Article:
• Show students the Connecting Your Robot and Configuring your Robot tutorial videos to help students with these initial steps for coding a robot with VEXcode GO.
    • Review the Help feature for the [Set drive velocity] block with students to illustrate how to change parameters in this block. You can also show students the Changing Velocities Example project to illustrate how this block can be used in a project to control the speed at which the robot drives and turns.
  • Extending this Unit: 
    • The Strike! Activity (Google / .docx / .pdf) can be used to give students an additional challenge that incorporates working with force and motion. Have students complete the activity, then create an illustration that identifies the forces in action as the wheel rolls down the incline plane and knocks down the pins.
    • For an additional challenge with the Super Car build, have students complete Multiplication Road Activity (Google / .docx / .pdf). This activity will give students additional practice powering their Super Car, while also practicing their multiplication tables.
    • To extend the Unit and provide an opportunity for students to practice persuasive writing, have students complete the Super(hero) Car! Activity (Google / .docx / .pdf). In this activity, students will design add-on features, then write an ad designed to sell it to members of their favorite superhero!
    • You can extend this Unit with an additional focus on using spatial language and descriptions by having students recreate build instructions for their Super Cars, or a Super(hero) Car! (Google / .docx / .pdf) Then, have groups switch build instructions and assemble each others' cars.  Students will need to use spatial language effectively to describe the steps and the position of objects as they write their build instructions, and as they follow the instructions from other groups. 
    • Use the Choice Board activities to extend the Unit, while allowing students to express their voice and choice in what activities they want to complete.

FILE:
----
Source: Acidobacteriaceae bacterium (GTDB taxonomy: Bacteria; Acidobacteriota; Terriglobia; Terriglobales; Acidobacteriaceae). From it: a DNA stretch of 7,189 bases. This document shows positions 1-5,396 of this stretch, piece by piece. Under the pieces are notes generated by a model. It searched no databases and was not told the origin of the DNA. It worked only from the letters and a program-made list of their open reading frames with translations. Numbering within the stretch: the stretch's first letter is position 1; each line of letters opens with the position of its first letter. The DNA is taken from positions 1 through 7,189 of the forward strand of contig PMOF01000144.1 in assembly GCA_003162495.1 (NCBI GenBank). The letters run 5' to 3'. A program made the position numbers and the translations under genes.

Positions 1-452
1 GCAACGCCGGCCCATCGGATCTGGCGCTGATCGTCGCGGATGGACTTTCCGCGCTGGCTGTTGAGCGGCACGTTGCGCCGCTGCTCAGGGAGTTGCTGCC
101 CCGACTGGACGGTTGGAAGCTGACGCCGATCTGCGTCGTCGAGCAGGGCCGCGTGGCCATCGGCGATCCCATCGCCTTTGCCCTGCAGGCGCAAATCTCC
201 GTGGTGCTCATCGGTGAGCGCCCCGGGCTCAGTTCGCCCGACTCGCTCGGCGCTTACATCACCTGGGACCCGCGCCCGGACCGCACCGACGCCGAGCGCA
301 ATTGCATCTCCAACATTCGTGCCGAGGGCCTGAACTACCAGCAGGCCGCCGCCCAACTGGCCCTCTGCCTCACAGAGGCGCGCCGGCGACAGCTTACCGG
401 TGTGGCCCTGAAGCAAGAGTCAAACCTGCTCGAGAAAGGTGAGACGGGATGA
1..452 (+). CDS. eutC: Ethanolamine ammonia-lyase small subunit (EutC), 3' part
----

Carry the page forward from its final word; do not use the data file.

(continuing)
• If students get done building at different times, there are a number of meaningful learning activities early finishers can participate in as the rest of the group finishes building. View this article for several suggestions about how to plan for engaging students who finish building earlier than others. From establishing classroom helper routines to completing short activities, there are many ways to keep all students engaged throughout class building time.

The following VEXcode GO resources support the coding concepts that are taught in this STEM Lab Unit. Above are some ways to use these resources to support your implementation needs from catching up for missed class time to remote learning and differentiation. Below is more information about these resources, so you can be confident and prepared for the suggested implementations or when using these resources to best suit your own unique teaching environment.

VEXcode GO Resources

Concept Resource Description

Connecting a GO Brain

Connecting to Your Robot

Tutorial Video

Demonstrates the steps to connect a VEX GO Brain to VEXcode GO.

Configuring a Robot

Configuring Your Robot

Tutorial Video

Shows the steps to configure a robot in VEXcode GO, and how this will populate blocks in the Toolbox that work with the chosen configuration.

Starting a Project

Starting a Project

Tutorial Video

Demonstrates the steps for starting and stopping a project in VEXcode GO.

Using the Help Feature

Using Help

Tutorial Video

Illustrates how to use the Help feature in VEXcode GO to learn the names and functions of blocks. Use the Help feature with the [Set drive velocity] block to learn more about how to change parameters in this block.

Setting Drive Velocity

Changing Velocities

Example Project

Shows different ways that the [Set drive velocity] block can be used in a VEXcode GO project to control the speed at which a robot drives and turns.

Using VEXcode GO Help

You can use the Help feature together with your students as an additional means to explain how specific blocks are functioning in a project. After reading the description for, or with, your student, you can use the example shown for extra practice with that block. Ask students to describe what the robot will do in the project shown, and help them make connections to how that is similar or different to the project they are working on.

Blocks in this Unit include:

  • [Drive for]
  • [Drive]
  • [Set drive velocity]